Just ask Rep. Blaine Finch, R-Ottawa, who missed 41 votes during his April 4-5 absences from his House post.
“I don’t like to miss any vote, and every vote is important to me,” Finch, who serves as chairman of the House Republican Freshmen Caucus, said Monday. “It is critical to me that the people know how seriously I take this responsibility and the honor of public service. With the exception of the votes taken on those two days in April, I did not miss a single vote of any kind throughout the session.”
Watchdog Kansas, a group of “independent, investigative” journalists covering state government, reported that Finch and six other representatives missed more than 40 votes each. Lawmakers provided a variety of excuses for the absences, according to the report, which included voting reports on five Democrat and two Republican representatives.
Several of Finch’s constituents commented to The Herald that they were concerned with his absences, but asked not to be identified.
Finch, who was elected in November to serve Kansas House District 59, said he scheduled and paid for a trip that began April 4, 2013, about a year in advance — well before even deciding to run for office in summer 2012 after legislative redistricting changed the political landscape across Kansas. When the calendar approached April this year, Finch said, he sought counsel from constituents and others at the Statehouse, who advised him to maintain his plans.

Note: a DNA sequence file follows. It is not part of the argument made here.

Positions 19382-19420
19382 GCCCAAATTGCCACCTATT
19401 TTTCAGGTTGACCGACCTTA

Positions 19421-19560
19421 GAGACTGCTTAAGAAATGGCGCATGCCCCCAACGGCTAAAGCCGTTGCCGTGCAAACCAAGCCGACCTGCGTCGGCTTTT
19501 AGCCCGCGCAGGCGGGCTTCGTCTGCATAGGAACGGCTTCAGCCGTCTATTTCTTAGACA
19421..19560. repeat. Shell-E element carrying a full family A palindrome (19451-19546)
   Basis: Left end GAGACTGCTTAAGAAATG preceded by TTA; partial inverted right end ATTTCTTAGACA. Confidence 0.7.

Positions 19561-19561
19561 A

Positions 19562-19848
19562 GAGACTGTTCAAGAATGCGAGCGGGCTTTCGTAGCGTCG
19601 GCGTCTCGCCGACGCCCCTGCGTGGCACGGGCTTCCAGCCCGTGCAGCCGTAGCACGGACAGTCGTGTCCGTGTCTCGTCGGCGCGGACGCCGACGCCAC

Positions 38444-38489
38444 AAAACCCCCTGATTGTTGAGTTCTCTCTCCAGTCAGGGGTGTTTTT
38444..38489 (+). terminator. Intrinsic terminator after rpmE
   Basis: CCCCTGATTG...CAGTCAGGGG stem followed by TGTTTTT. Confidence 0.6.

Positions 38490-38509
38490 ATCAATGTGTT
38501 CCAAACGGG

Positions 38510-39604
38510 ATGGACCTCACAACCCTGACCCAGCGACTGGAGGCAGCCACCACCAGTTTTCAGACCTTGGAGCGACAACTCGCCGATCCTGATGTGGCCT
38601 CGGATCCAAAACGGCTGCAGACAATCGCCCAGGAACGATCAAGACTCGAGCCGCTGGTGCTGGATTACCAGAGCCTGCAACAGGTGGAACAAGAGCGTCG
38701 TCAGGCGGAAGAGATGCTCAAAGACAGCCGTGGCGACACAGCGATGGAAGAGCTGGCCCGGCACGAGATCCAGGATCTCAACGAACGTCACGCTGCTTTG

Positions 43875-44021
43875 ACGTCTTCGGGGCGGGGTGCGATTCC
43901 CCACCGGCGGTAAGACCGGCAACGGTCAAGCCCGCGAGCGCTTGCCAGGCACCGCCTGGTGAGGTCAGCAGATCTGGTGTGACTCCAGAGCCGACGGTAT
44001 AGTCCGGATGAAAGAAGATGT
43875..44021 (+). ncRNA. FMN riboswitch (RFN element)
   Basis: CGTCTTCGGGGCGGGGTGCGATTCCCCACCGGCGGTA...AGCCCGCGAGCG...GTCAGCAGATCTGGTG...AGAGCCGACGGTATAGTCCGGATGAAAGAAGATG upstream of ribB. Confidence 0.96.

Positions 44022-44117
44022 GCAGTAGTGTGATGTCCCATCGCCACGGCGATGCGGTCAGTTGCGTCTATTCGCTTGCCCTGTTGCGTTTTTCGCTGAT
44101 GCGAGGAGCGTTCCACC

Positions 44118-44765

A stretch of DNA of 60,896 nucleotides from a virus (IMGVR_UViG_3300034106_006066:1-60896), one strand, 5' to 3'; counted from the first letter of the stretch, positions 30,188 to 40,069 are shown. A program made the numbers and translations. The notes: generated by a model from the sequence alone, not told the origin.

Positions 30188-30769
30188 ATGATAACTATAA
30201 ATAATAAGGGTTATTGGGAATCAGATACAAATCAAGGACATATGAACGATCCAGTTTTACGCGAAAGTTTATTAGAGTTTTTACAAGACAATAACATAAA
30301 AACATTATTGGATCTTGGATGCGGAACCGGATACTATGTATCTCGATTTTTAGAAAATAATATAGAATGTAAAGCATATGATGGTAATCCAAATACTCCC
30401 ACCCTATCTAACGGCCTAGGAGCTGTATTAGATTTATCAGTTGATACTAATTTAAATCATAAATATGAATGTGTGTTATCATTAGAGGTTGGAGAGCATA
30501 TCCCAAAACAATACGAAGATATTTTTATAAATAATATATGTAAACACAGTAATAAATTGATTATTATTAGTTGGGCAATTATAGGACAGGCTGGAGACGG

“I do not like to miss any vote, and before leaving I sought the opinion of many of my mentors in the House, leadership and voters here in the district on this issue,” Finch wrote in a statement to his constituents. “The counsel I received was unanimous that I should not be concerned with missing two out of the 99 session days.”
Of the 323 eligible votes in the 99-day session, Finch cast 282 votes, accounting for 87.3-percent participation, according to a report on representatives’ voting participation compiled by Susan Kannarr, chief clerk of the Kansas House. Finch’s absences were classified as “EAS,” or “Excused Absence by the House Speaker [Ray Merrick, R-Stilwell],” according to the report.
When compared to the House, the Kansas Senate appears to have higher levels of voting participation, according to the chamber’s voting participation report. No state senator reported less than 92-percent voting participation, and 14 of 40 senators recorded perfect attendance, according to the report compiled by Secretary of the Senate Diane Minear. Franklin County’s lone senator, Sen. Caryn Tyson, R-Parker, reported for all 346 eligible votes and logged perfect attendance.
Thirty-seven of the 41 votes Finch missed, according to House’s daily journal, were conference committee reports. Such reports are reworked bills or measures that specific committees must resubmit to both the House and Senate for approval before they can be sent to the governor’s desk.
“Those two days I missed were at the end of the regular session when we were considering conference committee reports,” Finch wrote. “Conference committee reports are the final version of bills that we have usually seen and voted on before. This means that I had already voted on these issues and my positions are on the record and well known. In addition, I monitored activity on the House floor and checked in from the road in order to keep up with the work of the Legislature. ... I remain committed to working for you in Topeka and at home. I thank you for the opportunity to serve you, your understanding and your continued support.”